Cross-Border Health Integrated Partnership Project Performance and Costing Evaluation


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Author(s): Markiewicz, M., Weaver, E., Morris, L., & Xiong, K.

Year: 2020


Markiewicz, M., Weaver, E., Morris, L., & Xiong, K. (2020). Cross-Border Health Integrated Partnership Project Performance and Costing Evaluation. Chapel Hill, NC, USA: MEASURE Evaluation, University of North Carolina
Cross-Border Health Integrated Partnership Project Performance and Costing Evaluation Abstract:

East Africa and Southern Africa are the two regions most affected by the HIV/AIDS epidemic worldwide. East Africa alone is home to more than six million people living with HIV/AIDS. People whose occupations require travel, such as truckers and fisherfolk, are a priority population with heightened risk for HIV. Many of the people who inhabit areas regularly visited by mobile populations are also part of this priority population.

The Cross-Border Health Integrated Partnership Project (CB-HIPP) worked from 2014–2019 to extend high-quality integrated health services to cross-border and mobile populations in strategic border areas and waterways in East Africa. As stakeholders consider a transition plan for CB-HIPP project activities, the United States Agency for International Development (USAID) East Africa Mission contracted with MEASURE Evaluation, which is funded by USAID and the United States President’s Emergency Plan for AIDS Relief, to conduct a performance evaluation of CB-HIPP and to assess the cost of CB-HIPP programmatic scale-up. The performance evaluation gathered information about each component of the program’s Standard Package of activities, and the cost assessment developed a model to project the price of various scale-up scenarios.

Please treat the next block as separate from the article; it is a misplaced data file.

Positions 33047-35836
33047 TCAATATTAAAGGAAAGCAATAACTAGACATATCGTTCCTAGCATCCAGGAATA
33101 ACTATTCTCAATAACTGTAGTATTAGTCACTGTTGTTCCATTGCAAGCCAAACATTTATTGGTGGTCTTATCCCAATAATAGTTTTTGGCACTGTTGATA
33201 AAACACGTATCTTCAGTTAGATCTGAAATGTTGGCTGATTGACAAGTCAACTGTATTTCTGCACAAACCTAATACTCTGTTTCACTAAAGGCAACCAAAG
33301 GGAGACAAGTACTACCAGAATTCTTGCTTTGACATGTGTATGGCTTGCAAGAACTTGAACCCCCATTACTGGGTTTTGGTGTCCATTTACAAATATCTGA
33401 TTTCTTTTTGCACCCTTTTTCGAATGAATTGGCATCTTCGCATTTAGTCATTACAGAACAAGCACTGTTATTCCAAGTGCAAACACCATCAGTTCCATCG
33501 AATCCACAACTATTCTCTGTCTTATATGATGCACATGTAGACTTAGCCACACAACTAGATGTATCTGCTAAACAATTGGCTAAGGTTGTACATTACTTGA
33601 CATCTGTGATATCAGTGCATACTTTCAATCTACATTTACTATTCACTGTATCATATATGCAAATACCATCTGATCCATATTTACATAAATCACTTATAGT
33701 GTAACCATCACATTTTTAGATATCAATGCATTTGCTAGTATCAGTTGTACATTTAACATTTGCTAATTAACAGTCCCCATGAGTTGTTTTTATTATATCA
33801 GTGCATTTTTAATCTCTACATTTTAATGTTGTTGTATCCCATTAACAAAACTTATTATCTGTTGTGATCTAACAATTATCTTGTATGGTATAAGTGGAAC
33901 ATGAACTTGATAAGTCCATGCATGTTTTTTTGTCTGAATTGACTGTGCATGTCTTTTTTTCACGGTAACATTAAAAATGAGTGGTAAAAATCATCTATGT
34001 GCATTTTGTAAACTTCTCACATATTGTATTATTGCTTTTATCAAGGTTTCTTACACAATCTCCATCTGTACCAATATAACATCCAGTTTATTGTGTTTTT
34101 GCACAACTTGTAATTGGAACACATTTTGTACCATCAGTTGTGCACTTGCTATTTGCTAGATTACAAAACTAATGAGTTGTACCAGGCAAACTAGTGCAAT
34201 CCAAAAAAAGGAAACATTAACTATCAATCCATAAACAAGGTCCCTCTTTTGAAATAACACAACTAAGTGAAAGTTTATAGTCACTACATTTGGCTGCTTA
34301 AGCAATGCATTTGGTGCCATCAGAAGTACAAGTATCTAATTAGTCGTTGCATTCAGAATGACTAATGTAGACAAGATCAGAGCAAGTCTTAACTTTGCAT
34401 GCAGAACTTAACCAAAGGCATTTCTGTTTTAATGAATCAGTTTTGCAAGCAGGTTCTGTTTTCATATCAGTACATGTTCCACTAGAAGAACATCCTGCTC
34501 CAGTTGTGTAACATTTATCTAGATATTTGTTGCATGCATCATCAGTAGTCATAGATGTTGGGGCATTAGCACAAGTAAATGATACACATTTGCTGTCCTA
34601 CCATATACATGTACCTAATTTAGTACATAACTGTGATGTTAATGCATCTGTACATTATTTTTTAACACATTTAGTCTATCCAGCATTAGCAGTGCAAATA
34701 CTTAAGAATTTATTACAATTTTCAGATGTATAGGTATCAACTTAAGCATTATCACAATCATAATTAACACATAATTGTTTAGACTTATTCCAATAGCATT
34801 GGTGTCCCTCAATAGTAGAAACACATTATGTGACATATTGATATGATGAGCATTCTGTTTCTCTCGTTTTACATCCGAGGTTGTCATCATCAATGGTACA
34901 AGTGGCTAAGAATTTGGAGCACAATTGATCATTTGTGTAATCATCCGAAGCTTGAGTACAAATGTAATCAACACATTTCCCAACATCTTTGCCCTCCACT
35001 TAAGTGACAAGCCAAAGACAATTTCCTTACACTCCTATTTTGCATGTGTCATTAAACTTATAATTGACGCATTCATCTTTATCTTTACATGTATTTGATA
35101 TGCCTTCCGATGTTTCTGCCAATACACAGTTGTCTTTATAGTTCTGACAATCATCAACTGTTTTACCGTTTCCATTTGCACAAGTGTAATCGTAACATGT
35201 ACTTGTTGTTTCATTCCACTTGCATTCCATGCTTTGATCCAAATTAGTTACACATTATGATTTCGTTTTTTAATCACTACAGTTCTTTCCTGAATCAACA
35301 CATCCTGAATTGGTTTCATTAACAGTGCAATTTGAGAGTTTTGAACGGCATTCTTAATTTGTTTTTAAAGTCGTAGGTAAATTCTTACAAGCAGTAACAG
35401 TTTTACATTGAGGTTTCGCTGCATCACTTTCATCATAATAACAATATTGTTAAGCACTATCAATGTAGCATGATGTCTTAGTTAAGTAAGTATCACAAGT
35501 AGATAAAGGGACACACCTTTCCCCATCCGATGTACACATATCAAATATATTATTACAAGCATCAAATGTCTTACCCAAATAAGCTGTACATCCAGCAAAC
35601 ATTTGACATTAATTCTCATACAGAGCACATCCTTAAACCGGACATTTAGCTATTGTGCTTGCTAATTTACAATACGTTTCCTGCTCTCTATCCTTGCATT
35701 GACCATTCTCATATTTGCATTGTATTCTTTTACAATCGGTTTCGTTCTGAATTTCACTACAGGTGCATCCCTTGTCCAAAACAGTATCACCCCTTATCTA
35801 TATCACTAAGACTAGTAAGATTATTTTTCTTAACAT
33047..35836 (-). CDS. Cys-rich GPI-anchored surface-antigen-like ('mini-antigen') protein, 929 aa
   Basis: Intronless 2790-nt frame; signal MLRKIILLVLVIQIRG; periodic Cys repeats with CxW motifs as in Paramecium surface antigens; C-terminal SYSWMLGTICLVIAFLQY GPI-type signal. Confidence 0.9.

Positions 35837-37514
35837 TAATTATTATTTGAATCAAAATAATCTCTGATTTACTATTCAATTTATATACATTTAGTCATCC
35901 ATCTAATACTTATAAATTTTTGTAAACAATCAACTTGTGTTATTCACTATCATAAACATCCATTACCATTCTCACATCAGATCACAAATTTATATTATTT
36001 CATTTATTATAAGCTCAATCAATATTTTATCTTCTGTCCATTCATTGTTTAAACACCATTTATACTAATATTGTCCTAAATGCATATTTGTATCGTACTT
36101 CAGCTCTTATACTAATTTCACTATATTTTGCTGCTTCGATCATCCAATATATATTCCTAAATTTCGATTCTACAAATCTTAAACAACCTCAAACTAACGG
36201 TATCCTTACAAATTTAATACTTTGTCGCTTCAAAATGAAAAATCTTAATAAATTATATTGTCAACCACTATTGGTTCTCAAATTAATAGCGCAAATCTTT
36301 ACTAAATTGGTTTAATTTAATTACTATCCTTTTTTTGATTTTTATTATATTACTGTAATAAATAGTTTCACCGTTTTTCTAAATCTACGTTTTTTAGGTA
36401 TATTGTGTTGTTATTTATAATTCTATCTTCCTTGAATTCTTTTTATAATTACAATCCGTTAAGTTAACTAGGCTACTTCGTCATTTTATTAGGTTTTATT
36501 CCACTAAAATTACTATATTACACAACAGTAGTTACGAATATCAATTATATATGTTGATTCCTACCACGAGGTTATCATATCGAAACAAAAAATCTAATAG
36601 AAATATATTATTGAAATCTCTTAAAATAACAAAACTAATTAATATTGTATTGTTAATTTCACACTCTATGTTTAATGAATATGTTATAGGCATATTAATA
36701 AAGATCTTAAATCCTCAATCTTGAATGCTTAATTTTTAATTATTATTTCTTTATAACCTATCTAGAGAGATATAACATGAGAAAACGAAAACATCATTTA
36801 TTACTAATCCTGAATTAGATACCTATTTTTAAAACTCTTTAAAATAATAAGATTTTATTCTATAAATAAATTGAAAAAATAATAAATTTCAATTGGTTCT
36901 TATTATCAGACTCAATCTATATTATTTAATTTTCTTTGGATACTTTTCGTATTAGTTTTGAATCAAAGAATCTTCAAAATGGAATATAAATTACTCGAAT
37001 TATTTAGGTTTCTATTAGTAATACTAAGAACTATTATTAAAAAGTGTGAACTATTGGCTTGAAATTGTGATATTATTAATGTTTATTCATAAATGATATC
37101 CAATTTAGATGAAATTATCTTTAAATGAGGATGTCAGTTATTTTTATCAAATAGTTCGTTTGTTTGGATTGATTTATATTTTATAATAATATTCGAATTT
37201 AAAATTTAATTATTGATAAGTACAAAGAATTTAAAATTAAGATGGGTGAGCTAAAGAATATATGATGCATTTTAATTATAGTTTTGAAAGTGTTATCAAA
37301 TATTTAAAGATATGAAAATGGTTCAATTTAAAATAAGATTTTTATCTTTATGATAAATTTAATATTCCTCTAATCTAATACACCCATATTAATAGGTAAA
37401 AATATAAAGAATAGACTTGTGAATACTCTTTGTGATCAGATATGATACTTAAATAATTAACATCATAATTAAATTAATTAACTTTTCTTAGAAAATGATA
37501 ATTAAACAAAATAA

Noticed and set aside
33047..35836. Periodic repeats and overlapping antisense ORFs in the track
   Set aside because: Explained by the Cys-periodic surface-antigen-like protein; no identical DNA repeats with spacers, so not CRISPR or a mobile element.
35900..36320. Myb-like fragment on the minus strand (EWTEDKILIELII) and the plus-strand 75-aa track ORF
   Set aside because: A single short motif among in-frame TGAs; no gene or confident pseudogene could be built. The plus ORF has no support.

Results indicate that the CB-HIPP model worked well to extend services to cross-border and mobile populations. Stakeholders were satisfied with the program and expressed interest in extending the reach and scope of the activity. The estimated cost of scaling up the program to six to ten additional sites ranges from $1.3–2.6 million per year. Costs vary based on the number of sites and type of implementing partner selected. At a dissemination meeting in February 2020, stakeholders discussed recommendations regarding the following topics: several operational modifications to the program, programmatic expansion, support for the continued development of the interoperable digital HMIS and portable insurance scheme, and work with stakeholders to build consensus on who will lead policy advocacy moving forward.